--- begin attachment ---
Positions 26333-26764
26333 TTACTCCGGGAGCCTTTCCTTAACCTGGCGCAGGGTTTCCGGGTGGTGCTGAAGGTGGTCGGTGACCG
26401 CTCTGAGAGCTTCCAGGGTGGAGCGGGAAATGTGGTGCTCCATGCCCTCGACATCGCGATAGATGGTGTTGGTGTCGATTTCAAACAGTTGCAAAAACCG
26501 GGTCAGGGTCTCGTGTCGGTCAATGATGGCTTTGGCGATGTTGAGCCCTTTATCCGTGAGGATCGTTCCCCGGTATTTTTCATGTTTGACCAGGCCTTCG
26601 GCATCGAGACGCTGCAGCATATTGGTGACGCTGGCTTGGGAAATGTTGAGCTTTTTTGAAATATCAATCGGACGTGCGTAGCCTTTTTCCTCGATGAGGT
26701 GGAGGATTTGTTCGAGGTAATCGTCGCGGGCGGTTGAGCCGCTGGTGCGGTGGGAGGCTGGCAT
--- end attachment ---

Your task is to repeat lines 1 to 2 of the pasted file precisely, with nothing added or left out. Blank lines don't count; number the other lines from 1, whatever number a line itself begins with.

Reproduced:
Positions 26333-26764
26333 TTACTCCGGGAGCCTTTCCTTAACCTGGCGCAGGGTTTCCGGGTGGTGCTGAAGGTGGTCGGTGACCG